Buddy, friend … At any age, friendships are meaningful and formative relationships. For certain people, it is easier to create friendships, and for others, it is more complicated. There can be various reasons for choosing not to be friends with some people, such as they are not the right height or the right weight. As for me, I think the main reason people choose not to be friends with me is my behaviour. My impulsiveness, my lack of attention and focus makes me different from other students. Sometimes I notice fake laughs and nasty looks from my classmates. They make me want to isolate myself from the rest of the class. However, it's not something that necessarily bothers me. I have criteria for what kind of friendships I want. It might be weird, but what's important is not to trigger my anger.
Why these criteria? My impulsiveness causes me many problems in the classroom as it did in the playground. I have been suspended several times during the year because of my impulsiveness, and today I do not want it happening again. My inattention also does not help to make friends. Sometimes during an exam, I am so distracted that I can watch for 15 minutes a squirrel walking up and down a tree, go from branch to branch; I come back to earth only when the teacher taps my shoulder. Another thing I do a lot is drawing; I can do it during exams, while my teacher talks, during mathematics. I draw all the time. This habit has caused my school grades to decrease a lot.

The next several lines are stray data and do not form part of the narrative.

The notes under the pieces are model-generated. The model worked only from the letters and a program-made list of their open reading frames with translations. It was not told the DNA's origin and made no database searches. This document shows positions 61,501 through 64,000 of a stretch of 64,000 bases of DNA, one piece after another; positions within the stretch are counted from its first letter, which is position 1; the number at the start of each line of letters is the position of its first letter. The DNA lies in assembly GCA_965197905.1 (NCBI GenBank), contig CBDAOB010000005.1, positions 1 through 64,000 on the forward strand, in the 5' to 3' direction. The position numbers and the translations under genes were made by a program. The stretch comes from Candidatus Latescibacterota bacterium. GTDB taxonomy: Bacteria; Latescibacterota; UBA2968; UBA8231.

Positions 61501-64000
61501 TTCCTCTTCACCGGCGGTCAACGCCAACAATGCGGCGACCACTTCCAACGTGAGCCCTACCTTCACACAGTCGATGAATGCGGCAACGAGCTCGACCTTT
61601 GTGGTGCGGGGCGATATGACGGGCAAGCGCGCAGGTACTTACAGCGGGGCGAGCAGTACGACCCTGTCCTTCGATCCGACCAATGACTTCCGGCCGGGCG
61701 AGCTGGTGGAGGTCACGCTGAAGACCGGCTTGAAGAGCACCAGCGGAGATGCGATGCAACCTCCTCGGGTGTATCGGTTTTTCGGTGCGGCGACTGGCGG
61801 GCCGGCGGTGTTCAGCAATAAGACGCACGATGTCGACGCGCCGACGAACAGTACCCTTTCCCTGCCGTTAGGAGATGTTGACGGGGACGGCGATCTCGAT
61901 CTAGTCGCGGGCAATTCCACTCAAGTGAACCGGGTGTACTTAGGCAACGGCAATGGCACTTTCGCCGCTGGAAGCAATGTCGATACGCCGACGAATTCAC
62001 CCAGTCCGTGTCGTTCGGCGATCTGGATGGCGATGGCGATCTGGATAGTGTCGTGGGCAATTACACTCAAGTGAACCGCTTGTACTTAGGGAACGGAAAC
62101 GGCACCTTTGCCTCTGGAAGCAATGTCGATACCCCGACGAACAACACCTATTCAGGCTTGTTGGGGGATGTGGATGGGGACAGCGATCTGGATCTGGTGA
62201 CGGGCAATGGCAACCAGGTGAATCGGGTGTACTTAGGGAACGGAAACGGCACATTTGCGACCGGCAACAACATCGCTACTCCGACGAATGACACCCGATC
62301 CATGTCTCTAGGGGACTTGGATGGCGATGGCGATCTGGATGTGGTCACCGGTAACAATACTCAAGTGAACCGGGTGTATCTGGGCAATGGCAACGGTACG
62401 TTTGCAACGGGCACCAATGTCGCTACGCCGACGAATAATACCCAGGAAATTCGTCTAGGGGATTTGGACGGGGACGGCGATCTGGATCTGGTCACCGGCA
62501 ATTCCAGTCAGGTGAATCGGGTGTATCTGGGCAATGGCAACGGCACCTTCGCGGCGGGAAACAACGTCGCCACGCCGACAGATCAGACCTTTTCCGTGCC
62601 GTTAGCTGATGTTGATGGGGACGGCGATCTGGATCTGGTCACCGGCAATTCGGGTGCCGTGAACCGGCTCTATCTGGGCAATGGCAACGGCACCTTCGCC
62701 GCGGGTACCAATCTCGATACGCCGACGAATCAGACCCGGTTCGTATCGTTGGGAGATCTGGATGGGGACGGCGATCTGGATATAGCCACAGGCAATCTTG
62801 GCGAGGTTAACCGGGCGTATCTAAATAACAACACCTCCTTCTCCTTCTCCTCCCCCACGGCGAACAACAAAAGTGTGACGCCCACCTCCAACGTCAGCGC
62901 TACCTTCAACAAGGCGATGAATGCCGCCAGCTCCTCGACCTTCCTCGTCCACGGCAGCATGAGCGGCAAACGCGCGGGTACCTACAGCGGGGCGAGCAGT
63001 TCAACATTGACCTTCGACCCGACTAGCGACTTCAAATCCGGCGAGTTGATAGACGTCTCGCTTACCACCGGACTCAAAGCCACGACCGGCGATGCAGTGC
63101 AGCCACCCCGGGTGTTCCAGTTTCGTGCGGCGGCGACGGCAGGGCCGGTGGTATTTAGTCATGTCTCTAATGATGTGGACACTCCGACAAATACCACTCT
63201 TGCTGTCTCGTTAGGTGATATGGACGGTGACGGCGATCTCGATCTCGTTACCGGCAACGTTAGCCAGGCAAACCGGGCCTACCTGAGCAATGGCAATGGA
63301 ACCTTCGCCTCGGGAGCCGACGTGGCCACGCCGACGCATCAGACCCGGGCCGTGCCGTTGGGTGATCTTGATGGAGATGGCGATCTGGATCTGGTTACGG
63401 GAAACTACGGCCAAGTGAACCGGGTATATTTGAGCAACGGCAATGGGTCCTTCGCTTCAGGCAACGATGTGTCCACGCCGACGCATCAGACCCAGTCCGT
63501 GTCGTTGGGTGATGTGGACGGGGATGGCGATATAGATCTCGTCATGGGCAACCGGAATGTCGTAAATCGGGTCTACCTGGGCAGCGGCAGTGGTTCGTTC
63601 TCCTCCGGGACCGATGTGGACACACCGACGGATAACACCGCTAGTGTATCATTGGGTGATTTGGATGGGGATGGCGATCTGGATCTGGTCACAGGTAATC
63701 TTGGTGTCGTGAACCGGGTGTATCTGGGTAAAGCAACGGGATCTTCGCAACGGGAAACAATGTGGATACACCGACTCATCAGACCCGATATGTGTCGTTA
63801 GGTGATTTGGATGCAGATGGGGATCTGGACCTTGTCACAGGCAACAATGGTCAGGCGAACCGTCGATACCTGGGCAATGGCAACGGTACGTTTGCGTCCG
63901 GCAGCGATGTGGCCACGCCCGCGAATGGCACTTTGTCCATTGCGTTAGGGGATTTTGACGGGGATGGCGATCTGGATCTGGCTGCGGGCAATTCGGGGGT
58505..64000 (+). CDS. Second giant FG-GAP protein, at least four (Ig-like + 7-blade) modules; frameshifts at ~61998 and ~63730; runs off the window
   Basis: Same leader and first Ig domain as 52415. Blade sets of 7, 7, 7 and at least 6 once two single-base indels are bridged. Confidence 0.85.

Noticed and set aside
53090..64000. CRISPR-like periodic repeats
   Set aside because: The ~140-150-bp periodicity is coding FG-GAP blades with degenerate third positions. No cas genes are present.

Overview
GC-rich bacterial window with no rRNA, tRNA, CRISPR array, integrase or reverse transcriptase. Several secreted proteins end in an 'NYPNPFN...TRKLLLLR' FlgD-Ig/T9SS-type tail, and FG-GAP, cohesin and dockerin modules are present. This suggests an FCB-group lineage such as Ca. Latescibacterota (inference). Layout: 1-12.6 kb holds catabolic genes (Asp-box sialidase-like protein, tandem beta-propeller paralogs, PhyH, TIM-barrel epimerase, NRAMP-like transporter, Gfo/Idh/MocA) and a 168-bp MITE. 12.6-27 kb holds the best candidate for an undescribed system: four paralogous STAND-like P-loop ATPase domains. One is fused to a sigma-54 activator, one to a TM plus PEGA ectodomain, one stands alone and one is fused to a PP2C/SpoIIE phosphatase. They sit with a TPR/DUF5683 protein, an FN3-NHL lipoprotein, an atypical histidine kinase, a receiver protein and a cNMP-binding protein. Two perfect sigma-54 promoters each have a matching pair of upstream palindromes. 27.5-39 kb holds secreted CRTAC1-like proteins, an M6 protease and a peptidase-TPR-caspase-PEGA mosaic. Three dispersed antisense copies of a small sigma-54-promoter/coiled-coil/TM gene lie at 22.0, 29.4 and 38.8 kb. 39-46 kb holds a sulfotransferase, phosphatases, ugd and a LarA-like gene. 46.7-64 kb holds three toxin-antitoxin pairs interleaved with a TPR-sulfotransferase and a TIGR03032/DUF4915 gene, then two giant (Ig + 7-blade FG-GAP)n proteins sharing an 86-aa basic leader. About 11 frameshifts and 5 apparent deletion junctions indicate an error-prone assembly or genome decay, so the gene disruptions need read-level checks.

When other students observe these behaviours, some mock me. It does not bother me; the students who mock me probably only see me as different. That's why my father often tells me: "People who are similar always gather together." He also mentions that it has nothing to do with physical appearance but the similarity in character. Do I have friends? Yes! Although, I like to be alone. I have two close friends; one among them also has ADHD like me, so it's easy to understand each other. My other friend understands the problems of our condition, he laughs sometimes, but he does not judge us. Although having friends is important, school is still a place to learn. As my father tells me: it's better to work on your goal. It's more important, for example, to write this blog and give hope to other boys who have ADHD and their parents. From this blog, I draw motivation to behave better, not disappoint those who now see me as a role model and pursue my cause to understand ADHD better.